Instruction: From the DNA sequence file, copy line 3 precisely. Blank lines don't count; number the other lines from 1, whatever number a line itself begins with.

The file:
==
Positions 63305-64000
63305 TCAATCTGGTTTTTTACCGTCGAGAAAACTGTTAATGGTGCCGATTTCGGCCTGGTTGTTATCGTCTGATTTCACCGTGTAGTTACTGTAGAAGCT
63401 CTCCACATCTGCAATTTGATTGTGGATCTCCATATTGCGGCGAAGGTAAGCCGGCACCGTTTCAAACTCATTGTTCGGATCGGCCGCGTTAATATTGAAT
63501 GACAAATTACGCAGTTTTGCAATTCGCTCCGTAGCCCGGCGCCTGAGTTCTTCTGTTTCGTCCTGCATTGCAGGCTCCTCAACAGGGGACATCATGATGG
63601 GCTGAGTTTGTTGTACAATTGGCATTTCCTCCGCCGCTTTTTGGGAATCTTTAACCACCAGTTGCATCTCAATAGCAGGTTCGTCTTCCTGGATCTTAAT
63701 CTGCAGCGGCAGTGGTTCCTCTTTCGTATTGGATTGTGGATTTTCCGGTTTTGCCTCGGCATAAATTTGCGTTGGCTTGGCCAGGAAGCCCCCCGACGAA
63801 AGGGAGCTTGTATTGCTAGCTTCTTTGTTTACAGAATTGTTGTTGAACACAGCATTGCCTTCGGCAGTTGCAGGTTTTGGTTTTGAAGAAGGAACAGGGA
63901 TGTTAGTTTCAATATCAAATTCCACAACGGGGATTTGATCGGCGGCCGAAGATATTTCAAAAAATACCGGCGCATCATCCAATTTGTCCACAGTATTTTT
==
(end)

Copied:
63401 CTCCACATCTGCAATTTGATTGTGGATCTCCATATTGCGGCGAAGGTAAGCCGGCACCGTTTCAAACTCATTGTTCGGATCGGCCGCGTTAATATTGAAT